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About Roseburg review. (Roseburg, Or.) 1885-1920 | View Entire Issue (Feb. 27, 1885)
FIN EST JOB OFFICE
IN DOUGLAS COUNTY. ...
CARDS. BILL HEADS, LEGAL BLANKS,
And other PriQtlogiacla Hag
Large ani Hsayj Pesters ni SiswIanl-HHs,
Net!y nd expeditiously ese-wrted -AT
J. R. N. BELL, - - Proprietor.
On Test -Biz
These are the term of those paying In adrince The
Review offers flue indaoetneuta to ftdTertisero. Terms
ROSEBURG, OREGON, FlilDi :Y:5' FEBRUARY 27, 1885.
: " " ' PRACTICAL'
Watctaater, Jeweler ani Oiiticiaii,
Dealer lu Watches, Clocks, Jewelry,
Spertaeles and Eyeglasses.
: akd a mix urn or
Cigass,l'6bacco & Fancy Goods:
. - -' V '
Th only reliable (Jntoraer in town for the proper adjust
ment of Spectacle ; always on band.
Depot f th Genuint Brazilian ?bbl Spec
tacles and Eyeglasses.
Offick First Poor South of Postofflce,
Boot and Shoe Store
".'.'. ;. ItOSEIIUKU. OREGOar,-:.! v e,
Oa Jackson Street, Opposite the Post Office,
Keeps on hand the largest and best assortment of
Eastern and Haii Francisco Boots and
. Shoes, alters. Slippers,
- And everything in the Boot and Shoe line, and
SELLS CHEAP FOR CASH.
loots and Shoes Made to Order, and
Perfect Fit Guaranteed.
I use the Best of Leather and Warran all
Repairing Neatly Dona, on Short Notice.
I keep always on hand
TOYS AND NOTIONS.
Musical Instruments and Violin Strings
. LOUIS I,AEXBEItU.
CLARK & BAKER, Props.
Having purchased the above named mills of
K. Stephens & Co.. we are now prepared to fur
nish any amount of the best quality of
ever offered to the public in Douglas county.
We will furnish at the mill at the following
No. 1 -sough lumber . ......... . . ... ...... .$12 V M
No. 1 flooring. 6 inch $24 M
No. I flooring, 4 inch ...$26 31
No. 1 flnsihing lumber. . . . . .$20 M
No. 1 finishing lumber dressed on 2 sides $24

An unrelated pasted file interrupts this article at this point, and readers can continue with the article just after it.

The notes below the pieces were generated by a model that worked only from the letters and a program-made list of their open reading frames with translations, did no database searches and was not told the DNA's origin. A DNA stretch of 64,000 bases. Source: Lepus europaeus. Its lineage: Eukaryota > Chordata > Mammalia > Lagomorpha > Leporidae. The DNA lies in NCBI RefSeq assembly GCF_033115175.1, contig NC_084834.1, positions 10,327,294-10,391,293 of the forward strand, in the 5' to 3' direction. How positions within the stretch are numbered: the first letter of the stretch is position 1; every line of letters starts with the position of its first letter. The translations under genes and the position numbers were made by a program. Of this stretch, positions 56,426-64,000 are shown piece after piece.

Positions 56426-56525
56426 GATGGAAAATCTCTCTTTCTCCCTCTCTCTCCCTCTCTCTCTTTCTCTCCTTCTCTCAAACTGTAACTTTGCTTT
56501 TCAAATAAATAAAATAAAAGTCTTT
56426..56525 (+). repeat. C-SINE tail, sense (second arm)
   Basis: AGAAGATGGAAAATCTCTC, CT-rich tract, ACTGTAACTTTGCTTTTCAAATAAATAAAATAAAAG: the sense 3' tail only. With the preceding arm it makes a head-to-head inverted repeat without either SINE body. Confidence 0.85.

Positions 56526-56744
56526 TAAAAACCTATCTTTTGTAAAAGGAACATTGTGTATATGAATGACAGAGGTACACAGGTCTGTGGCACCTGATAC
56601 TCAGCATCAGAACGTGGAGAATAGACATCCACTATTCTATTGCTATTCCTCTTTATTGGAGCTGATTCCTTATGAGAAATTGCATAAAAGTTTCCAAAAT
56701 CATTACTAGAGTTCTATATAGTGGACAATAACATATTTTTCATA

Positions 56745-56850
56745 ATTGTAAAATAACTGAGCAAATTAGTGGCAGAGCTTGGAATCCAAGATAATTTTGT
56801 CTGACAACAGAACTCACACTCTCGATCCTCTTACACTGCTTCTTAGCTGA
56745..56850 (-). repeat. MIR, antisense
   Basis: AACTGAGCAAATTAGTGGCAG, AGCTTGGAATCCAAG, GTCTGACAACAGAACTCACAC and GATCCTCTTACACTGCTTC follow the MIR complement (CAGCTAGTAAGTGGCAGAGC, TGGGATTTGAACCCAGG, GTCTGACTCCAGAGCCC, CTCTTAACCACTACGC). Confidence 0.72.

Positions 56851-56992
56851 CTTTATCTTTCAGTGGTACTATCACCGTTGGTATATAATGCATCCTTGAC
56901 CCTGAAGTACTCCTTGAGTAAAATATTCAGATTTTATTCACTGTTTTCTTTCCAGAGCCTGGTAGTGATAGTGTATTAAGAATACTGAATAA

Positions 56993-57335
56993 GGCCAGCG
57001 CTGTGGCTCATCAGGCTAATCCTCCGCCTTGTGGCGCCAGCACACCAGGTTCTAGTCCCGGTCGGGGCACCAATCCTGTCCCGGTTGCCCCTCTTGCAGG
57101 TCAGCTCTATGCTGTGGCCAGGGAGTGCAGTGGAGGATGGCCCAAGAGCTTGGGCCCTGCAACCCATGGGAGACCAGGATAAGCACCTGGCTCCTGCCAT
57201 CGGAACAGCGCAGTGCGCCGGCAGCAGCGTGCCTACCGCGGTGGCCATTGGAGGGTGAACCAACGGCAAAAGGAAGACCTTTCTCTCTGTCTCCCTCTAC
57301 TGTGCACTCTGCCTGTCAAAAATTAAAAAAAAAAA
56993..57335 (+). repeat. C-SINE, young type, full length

No. 1 finishing lumber dressed on 4 sides $26 V M
CLARK & BAKER.
L. F. LANE.
LANE & LANE,
attorneys" at law.
Hotel.' - -v. . -v.,,
a. . i -t -. ,V ", , " . :
13 13 JE H II O I
Next Door Live Oak Saloon.
Shaving and Hair Cutting in a Workmanlike
Home Hade Furniture,
OPH0LSTE1Y, SPRING MATTRESSES, ETC.;
' . Conat&utly on hand.
I have the Best
STOCK OF FURNITURE
. South of Portland.
And all of my own manufacture.
. No Two Prices to Customers.
Real dtU of IXmglaa County are reqnested to give me a
call before purchasing euewhere.
ALL WORK WARRANTED.
RICHARD THOMAS, Proprietor.
This Hotel lias been established for a nuni-
ber of years, and has become very pop
' ular with the traveling public.
FIRST-CLASS SLEEPING ACCOMMODATIONS
. ? THE
Table supplied with the Best the Market affords
-Hotel at the Depot of the Railroad.
H. C. STANTON,
Staple Bry O-oods,
. Keep connUntly on hand a general assortment of
Extra Fine Groceries,
WOOD, WILLOW AND GLASSWARE,
CROCKERY AND CORDAGE,
A full stock of
SCHOOL r BOOKS,
Such aa required by the Publk County Schools.
All kinds of Stationery, Toys and
. Fancy Articles.
TO SUIT BOTH YO17N0 AJJD OLD. ....
Buys and Sells Legal Tenders, furnishes
cneees on Jfortiand, ana procures
Drafts on San Francisco.
SEEDS ! SEEDS !
ALL KINDS OF THE BEST QUALITY.
Promptly attended to and goods shipped
. with care.
IIACIIEXY St BEXO,
LIKE HIS MOTHER USED TO
"I was burn In Indhiny," aaya a stranger,
lanlc and lim.
As us .elh-rs in the restaurant was kind o'
. guy'ui' him.
And undo Jake -was slldin' lmn another
And a' extra cup o coffee, with a twinkle in
hia eye .
"I was born in Indlany more'n forty year
' ' ago ".
And 1 haftit been back In twenty and I'm
workln' baek'arJs alow;
But I've et In every restaurant twixt here
- and Santv Fee,
And I want to state this coffee tastes like
gittln' home to me!
Pour us oi t another, daddy," says the feller,
' warrain' tip,
A-speakim,' Croat a,aucerrult as uncle tuck
his cup ' " ... - , - - -
"When I set d oursign out vender," he went
oa, to Uncle Jake .
" 'Come in and git Home coffee like your
mother used to make'
1 thought of wy t,ld mother, and the Posey
And me a little kid agn, a-hangin' in her
. arm. - ' '- - -
As she set the pot a-biiiu' broke the eggs
an' poured 'em In"
And the feller bind o' halted, with a trimble
In his chin.
And undo Jako lid fetched the feller's coffee
. back, and stood
As solemn, ler a minute, aa a undertaker